Today’s post is by Anita Nielsen, bestselling author of Beat the Bots: How Your Humanity Can Future-Proof Your Tech Sales Career. She is a sales enablement consultant and performance coach with over 20 years of experience in B2B sales and support and is also the president of LDK Advisory Services, LLC. As an advocate for salespeople, Anita is dedicated to coaching and equipping them for long-term success. Selling Power magazine named Anita on its list of Top Sales Enablement Consultants in 2018 and 2019.
Time and again I hear from sales leaders that most B2B sales professionals on their teams don’t know how to articulate a value proposition.
I like to ask these leaders, “What does ‘value’ mean?” I can tell you, I have yet to get the same answer twice.
Now, that’s not too surprising, because value is in the eye of the customer. In other words, the customer defines what value is.
The Customer Defines Value
If that’s the case, then how are you supposed to figure out what value means for each potential customer? You start solving that equation during the sales discovery process.
The ideal way to determine precisely what value means to each buyer is to ask high-impact questions (HIQs) during discovery. This requires salespeople to be curious. After all, you don’t know what you don’t know. The only way to learn is to ask questions and listen well.
The sales discovery process is the means by which you obtain the information required to create personalized value – and personalized value is the only true way to differentiate. Discovery helps you get to why the individual is buying – not just why the company needs to make the purchase. Understanding the reason your customer wants to make a purchase will then help you understand what’s valuable to him or her.
Three Ways to Identify Value during Sales Discovery
High-performing sales professionals elevate discovery to an art form. They focus on three important actions throughout sales discovery that position them to identify and create differentiating value:
- Do thorough research.
- Ask high-impact questions (HIQs).
- Practice active listening.
Let’s examine each action in more detail.
Action #1: Thoroughly research your prospect.
Effective discovery begins with thoughtful research. At bare minimum, leverage the usual suspects (Google, Discover.org, LinkedIn, and your prospect’s company Website).
High performers know to also look at sites like Glassdoor, Reddit, Twitter, and various buyer forums. Research will show the customer that you’re prepared. It will also help you ask targeted, meaningful, and relevant questions, which will help you gain credibility.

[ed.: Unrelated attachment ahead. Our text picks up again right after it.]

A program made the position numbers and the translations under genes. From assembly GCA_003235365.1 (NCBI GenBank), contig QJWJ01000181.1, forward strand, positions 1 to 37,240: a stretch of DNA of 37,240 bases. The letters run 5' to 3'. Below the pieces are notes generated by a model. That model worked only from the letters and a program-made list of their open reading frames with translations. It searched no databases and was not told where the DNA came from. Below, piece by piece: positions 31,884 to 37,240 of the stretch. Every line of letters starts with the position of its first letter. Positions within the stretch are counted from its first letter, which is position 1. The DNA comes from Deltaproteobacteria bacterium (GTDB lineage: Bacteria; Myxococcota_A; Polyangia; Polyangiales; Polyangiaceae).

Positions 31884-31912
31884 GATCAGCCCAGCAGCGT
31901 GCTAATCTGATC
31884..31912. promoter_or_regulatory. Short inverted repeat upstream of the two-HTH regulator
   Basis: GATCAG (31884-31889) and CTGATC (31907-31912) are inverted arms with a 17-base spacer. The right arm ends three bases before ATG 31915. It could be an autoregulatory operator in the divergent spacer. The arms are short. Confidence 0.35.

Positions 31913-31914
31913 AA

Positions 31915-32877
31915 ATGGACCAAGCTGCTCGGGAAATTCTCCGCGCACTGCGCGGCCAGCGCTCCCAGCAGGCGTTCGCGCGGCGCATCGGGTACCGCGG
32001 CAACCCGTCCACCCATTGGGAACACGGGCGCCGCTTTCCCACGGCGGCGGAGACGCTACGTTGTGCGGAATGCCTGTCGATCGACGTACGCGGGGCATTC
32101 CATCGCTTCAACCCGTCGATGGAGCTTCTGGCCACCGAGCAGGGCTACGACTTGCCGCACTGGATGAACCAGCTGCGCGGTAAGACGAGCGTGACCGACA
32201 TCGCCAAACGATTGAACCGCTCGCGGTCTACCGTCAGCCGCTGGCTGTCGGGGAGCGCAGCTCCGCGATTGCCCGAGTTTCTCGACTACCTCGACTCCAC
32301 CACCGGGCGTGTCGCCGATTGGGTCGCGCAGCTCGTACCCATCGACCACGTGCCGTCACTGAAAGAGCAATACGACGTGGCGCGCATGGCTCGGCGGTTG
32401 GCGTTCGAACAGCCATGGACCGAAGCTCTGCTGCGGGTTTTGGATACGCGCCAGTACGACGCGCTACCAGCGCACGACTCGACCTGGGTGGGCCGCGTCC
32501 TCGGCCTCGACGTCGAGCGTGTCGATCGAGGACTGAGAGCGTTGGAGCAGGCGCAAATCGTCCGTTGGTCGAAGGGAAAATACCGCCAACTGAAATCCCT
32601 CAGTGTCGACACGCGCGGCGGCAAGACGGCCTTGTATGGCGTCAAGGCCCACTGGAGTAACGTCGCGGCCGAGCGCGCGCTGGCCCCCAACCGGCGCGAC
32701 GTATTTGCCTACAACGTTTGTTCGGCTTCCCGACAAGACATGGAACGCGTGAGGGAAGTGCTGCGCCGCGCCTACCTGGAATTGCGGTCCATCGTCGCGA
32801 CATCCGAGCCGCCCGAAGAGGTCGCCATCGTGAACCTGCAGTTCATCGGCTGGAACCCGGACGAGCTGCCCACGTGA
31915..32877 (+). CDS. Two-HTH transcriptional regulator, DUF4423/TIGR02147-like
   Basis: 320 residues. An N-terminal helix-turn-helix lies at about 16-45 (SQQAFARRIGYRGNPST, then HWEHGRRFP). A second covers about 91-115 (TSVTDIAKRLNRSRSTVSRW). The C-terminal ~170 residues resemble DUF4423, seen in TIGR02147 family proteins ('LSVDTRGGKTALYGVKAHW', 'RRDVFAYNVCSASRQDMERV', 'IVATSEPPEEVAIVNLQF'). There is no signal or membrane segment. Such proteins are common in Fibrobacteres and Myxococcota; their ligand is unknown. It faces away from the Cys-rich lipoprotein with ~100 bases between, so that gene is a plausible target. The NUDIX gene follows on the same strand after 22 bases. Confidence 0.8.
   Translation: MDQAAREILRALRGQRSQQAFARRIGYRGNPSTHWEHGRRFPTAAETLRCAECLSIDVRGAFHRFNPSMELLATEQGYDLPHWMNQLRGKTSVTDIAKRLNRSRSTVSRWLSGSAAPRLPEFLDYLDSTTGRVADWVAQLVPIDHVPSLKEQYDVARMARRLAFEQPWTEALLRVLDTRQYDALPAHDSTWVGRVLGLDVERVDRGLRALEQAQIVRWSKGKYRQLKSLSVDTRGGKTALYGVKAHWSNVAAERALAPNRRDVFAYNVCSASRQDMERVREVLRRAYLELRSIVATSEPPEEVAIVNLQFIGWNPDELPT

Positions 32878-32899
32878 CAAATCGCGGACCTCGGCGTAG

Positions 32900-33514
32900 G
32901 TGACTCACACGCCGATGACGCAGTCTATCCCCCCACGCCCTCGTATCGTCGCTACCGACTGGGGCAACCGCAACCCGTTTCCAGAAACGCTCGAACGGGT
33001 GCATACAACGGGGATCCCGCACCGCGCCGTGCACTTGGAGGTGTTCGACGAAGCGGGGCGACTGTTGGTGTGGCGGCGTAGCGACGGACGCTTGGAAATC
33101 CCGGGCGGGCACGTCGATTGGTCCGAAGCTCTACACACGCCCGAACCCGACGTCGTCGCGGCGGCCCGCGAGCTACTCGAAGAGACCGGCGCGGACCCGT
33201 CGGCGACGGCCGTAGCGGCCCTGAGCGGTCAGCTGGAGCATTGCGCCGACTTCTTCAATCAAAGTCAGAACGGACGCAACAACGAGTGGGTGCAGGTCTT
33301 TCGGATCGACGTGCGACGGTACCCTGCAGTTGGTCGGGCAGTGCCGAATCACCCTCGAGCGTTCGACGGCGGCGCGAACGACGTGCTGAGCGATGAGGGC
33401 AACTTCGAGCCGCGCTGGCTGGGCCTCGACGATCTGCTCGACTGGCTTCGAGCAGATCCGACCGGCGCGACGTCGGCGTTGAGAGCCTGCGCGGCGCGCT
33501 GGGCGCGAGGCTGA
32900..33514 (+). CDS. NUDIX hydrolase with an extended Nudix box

Action #2: Ask high-impact questions (HIQs).
When you’re trying to uncover what matters to your customer, you have to be deliberate about the types of questions you ask. HIQs are a powerful type of question. Think of them as open-ended questions on steroids.
HIQs help you probe deeper and uncover more information. The magic of these questions is they allow space for the customer’s emotions to emerge. Understanding emotion is crucial, because people typically buy based on emotion – then rationalize the purchase using logic. HIQs are questions that would make a terrific therapist or psychiatrist jealous. Remember, psychologists are trained to bring out human emotions.
Here’s the great news: It’s fairly simple to create HIQs! Here are some phrases to help you frame your HIQs:
- “Can you describe…?”
- “How do you think about the issue of…?”
- “Can you tell me more about…?”
For any specific customer, use your research to fill in the blanks. For example, if your prospect is facing a competitive threat, you could ask, “Can you tell me more about how you plan to differentiate your offering from XYZ Company’s newly launched offering?”
#3: Practice active listening.
After you’ve asked these probing questions, listen. Active listening is crucial to building customer trust.
As sales professionals, we can sometimes be guilty of not really listening to our customers because we are trying to figure out our response. People know when you are listening on a shallow level; it makes them feel like you don’t care. It’s important to be conscientious of this and remind yourself, in the moment, to return your attention to the customer. People love to talk about themselves. More than that: They love feeling heard. We humans have a tendency to equate how much we matter to someone with how well they listen to us. Take some time to learn active listening skills – they will positively change how your customers interact with you and how they perceive you.
Personalize Your Customer Interactions to Deliver Value
When you know what the customer feels is valuable, you are ready to personalize your interactions and messaging to deliver that value. Think about what they have shared with you and what matters to them on a personal or emotional level. What can you do to help them achieve what they hope to? Make that happen. Differentiation lives in the way you address the customer’s unique personal goals, needs, and wants.
Sales discovery is the key to unlocking the information – emotional and rational – that will help you create something meaningful for your customers. Remember: You can’t create personalized value if you don’t do a thorough discovery and understand your customer’s heart and mind. Top performers know the secret sauce: The human-to-human connection helps you deliver personalized value, win the deal, and win customers for life.
Want a complimentary sample sheet of HIQs designed to draw out your customers’ emotional and rational needs? Email me at firstname.lastname@example.org with the subject line “discovery questions” and I’ll send you one.